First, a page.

Senior investigative journalist, Manasseh Azure Awuni, has asked Gabby Otchere-Darko, a leading member of the incumbent New Patriotic Party, why the Western World aren’t sanctioning Arab countries against the LGBTQ+ agenda.
Few days after some eight legislators placed a bill before parliament with the aim of wiping out LGBTQ+ agenda in the country, Mr Otchere-Darko said the move will cause Ghana to be sanctioned and blacklisted internationally.
Meanwhile, taking to Facebook in a long note, Mr Awuni has disagreed with the politician and asked why the Western World doesn’t carry the LGBTQ+ agenda to the Arab countries.
The journalist had series of questions to register his assertions below:
To Gabby Asare Otchere-Darko and those talking about Western sanctions and blacklisting should Ghana go ahead with the anti-LGBTQ+ bill, I want to ask this question: Why has the West not sanctioned or blacklisted Saudi Arabia and other countries in the Arab World?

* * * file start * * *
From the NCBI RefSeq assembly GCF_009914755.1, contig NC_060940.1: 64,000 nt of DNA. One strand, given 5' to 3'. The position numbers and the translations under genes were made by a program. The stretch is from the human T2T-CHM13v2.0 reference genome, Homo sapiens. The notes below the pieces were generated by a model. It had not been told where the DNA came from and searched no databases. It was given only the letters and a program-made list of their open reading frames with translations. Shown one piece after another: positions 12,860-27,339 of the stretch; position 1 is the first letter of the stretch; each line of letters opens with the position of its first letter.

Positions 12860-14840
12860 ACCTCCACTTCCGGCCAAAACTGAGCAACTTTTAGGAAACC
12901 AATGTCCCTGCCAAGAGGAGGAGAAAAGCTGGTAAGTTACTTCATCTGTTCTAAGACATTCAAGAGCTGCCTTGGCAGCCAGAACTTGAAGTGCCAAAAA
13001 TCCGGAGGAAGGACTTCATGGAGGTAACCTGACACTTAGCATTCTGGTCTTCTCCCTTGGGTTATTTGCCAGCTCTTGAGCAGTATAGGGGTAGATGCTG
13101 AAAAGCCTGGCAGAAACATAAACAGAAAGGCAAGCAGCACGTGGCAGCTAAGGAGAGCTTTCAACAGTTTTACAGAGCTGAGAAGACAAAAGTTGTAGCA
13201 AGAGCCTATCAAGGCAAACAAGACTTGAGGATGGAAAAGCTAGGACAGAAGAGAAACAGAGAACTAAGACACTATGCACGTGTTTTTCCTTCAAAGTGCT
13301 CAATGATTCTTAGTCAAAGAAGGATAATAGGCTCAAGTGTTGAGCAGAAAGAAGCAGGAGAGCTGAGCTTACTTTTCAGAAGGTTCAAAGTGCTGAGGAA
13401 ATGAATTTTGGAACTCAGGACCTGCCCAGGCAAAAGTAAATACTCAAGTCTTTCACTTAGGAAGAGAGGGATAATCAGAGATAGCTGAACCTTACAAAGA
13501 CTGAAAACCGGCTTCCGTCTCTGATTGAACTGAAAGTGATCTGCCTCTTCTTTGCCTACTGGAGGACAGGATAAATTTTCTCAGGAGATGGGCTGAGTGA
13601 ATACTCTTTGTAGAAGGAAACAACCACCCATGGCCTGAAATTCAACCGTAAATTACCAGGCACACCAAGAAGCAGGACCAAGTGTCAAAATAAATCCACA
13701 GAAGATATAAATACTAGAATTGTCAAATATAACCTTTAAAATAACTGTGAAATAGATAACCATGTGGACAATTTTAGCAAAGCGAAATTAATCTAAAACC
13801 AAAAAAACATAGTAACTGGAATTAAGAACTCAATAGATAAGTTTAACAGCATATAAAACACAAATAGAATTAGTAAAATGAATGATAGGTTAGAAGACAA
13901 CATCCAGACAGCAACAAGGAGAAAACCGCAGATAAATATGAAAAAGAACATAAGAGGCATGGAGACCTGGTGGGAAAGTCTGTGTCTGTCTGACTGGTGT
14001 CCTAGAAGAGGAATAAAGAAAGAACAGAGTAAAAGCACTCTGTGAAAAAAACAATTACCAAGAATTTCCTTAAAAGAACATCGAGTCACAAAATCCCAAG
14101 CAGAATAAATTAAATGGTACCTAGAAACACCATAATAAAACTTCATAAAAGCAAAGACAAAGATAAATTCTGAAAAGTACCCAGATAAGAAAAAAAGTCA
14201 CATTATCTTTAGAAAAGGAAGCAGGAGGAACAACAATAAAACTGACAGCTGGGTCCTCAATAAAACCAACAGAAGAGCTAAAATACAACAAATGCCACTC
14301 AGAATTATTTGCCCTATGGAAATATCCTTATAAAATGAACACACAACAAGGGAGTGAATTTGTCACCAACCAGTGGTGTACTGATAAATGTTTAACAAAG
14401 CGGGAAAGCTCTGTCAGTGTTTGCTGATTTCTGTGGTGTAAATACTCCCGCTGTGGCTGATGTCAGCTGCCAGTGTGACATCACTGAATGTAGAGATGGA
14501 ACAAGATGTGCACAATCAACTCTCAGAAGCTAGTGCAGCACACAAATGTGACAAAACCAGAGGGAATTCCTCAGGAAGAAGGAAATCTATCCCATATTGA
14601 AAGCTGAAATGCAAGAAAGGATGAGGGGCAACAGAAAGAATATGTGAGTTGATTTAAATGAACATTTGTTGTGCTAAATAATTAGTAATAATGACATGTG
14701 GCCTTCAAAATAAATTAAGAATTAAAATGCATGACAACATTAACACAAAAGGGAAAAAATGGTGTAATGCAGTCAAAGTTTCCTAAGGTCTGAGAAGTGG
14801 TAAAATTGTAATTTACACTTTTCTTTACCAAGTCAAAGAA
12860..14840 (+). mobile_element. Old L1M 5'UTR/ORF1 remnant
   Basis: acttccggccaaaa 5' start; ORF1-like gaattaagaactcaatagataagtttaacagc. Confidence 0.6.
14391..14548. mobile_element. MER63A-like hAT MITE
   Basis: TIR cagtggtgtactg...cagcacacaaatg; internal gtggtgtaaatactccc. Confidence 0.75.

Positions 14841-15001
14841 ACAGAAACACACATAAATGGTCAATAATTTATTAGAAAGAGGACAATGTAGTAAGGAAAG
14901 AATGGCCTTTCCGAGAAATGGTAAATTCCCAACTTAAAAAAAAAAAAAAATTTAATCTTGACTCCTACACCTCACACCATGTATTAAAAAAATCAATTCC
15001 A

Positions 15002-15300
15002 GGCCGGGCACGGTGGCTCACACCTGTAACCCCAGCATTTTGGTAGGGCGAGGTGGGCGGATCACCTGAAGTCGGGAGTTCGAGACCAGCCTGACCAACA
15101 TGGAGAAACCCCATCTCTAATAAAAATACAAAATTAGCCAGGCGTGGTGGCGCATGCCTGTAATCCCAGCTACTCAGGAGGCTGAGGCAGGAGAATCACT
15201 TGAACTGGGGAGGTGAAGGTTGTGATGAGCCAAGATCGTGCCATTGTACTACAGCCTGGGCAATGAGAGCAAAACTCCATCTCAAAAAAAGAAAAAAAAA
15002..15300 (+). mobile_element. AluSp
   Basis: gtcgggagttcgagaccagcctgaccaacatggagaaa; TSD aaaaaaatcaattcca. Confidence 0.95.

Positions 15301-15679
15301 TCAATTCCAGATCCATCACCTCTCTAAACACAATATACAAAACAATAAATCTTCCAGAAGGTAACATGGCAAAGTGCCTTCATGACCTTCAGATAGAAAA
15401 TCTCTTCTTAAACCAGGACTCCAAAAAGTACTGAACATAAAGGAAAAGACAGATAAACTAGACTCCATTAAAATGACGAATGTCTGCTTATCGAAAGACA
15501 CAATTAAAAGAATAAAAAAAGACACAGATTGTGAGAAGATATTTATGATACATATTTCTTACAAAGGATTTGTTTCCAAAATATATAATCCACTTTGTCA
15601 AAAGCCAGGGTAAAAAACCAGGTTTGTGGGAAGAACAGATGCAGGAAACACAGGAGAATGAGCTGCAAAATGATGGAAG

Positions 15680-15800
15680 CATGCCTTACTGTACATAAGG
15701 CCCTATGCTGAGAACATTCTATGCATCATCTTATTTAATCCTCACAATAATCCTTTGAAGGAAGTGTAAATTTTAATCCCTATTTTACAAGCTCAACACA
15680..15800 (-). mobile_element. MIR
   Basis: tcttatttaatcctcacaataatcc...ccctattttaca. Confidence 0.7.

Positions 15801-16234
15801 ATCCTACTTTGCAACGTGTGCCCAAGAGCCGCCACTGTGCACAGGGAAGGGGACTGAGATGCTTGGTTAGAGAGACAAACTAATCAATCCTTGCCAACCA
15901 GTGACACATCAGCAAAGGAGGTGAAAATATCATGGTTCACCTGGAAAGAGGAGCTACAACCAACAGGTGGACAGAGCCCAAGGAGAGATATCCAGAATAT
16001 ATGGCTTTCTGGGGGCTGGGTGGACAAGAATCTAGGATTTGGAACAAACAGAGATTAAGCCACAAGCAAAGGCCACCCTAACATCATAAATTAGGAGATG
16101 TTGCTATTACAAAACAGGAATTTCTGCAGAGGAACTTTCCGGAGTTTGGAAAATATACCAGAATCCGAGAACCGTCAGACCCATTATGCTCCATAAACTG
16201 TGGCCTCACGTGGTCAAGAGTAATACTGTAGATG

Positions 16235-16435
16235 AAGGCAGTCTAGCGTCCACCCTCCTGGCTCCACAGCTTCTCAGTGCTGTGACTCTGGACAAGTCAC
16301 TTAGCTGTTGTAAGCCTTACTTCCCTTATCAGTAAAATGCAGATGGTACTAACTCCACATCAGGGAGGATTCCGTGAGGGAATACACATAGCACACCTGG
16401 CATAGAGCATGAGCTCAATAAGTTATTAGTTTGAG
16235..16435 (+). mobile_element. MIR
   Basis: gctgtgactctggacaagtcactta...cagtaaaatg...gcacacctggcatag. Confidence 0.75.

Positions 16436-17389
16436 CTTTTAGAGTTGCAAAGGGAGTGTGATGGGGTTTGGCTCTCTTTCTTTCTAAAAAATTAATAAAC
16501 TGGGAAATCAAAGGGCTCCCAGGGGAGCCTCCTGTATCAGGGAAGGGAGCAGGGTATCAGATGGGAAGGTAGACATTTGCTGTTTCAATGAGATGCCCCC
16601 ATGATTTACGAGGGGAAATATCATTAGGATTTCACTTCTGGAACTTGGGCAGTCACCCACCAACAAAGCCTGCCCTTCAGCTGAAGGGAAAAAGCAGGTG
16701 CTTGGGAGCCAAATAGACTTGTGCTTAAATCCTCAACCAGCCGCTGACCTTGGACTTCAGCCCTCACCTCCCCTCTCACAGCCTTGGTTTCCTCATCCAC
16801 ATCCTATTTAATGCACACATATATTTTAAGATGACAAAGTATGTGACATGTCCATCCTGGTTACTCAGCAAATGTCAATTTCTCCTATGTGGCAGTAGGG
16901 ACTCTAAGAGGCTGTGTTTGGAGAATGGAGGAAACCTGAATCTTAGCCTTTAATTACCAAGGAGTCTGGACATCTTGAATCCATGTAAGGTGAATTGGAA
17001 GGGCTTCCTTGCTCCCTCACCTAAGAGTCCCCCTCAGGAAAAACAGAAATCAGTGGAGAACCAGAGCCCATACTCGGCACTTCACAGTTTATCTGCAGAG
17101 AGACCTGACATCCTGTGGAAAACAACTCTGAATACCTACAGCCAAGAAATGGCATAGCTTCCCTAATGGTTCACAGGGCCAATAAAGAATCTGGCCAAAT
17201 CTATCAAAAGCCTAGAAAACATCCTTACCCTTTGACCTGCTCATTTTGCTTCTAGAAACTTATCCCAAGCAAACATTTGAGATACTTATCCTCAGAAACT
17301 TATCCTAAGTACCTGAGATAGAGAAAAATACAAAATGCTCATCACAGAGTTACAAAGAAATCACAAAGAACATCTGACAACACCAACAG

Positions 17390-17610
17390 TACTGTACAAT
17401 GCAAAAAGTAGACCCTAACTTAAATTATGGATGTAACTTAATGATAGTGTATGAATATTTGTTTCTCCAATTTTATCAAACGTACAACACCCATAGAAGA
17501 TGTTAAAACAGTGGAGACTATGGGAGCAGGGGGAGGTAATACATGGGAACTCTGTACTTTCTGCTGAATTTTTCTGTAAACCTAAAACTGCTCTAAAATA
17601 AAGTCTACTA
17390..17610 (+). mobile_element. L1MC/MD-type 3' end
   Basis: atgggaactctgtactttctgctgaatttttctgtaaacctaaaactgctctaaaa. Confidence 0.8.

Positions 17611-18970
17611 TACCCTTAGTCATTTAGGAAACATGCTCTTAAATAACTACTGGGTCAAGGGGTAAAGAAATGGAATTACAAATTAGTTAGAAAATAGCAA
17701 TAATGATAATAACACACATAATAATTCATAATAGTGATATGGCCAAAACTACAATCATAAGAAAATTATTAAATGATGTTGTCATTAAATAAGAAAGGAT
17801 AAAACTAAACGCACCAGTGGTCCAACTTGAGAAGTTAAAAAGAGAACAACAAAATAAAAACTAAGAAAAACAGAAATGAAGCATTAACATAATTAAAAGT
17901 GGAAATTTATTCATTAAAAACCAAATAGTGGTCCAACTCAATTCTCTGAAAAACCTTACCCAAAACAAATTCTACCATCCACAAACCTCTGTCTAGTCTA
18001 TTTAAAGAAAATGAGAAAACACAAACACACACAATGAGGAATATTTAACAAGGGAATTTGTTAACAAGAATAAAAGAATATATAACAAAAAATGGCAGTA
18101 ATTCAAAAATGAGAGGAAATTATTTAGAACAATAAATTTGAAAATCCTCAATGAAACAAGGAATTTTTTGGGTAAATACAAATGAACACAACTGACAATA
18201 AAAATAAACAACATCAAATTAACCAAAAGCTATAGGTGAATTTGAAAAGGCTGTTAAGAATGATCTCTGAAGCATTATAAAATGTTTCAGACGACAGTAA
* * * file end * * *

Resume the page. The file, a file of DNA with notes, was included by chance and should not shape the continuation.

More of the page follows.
Are there no gays and lesbians in Saudi Arabia and the Arab world? Or do they discriminate in the application of their principles? As we question our own actions, shouldn’t we also question the inconsistencies of the West?
Why should some powerful nations tie aid to LGBTQ+ rights instead of other important issues of governance such as corruption? Or is sexuality more important to them than the poverty and famine that are caused by the leaders, whose devious actions they know very well?
The rights to quality education, healthcare and quality life are almost beyond the reach of the average Ghanaian or African, and the reason is well-documented. Why aren’t we seeing sanctions for the numerous human rights abuses that have become a norm in the continent?
I have issues with the current bill, especially the attempt to criminalise advocacy and all discussion about LGBTQ+.
But if we flip the coin on the important things that should engage the attention of our leaders, we should equally be worried about the ‘important things’ that should engage the attention of the powerful nations.
It’s difficult to properly engage in this debate because of the inconsistencies and selective application of principles and morality on both sides of the debate.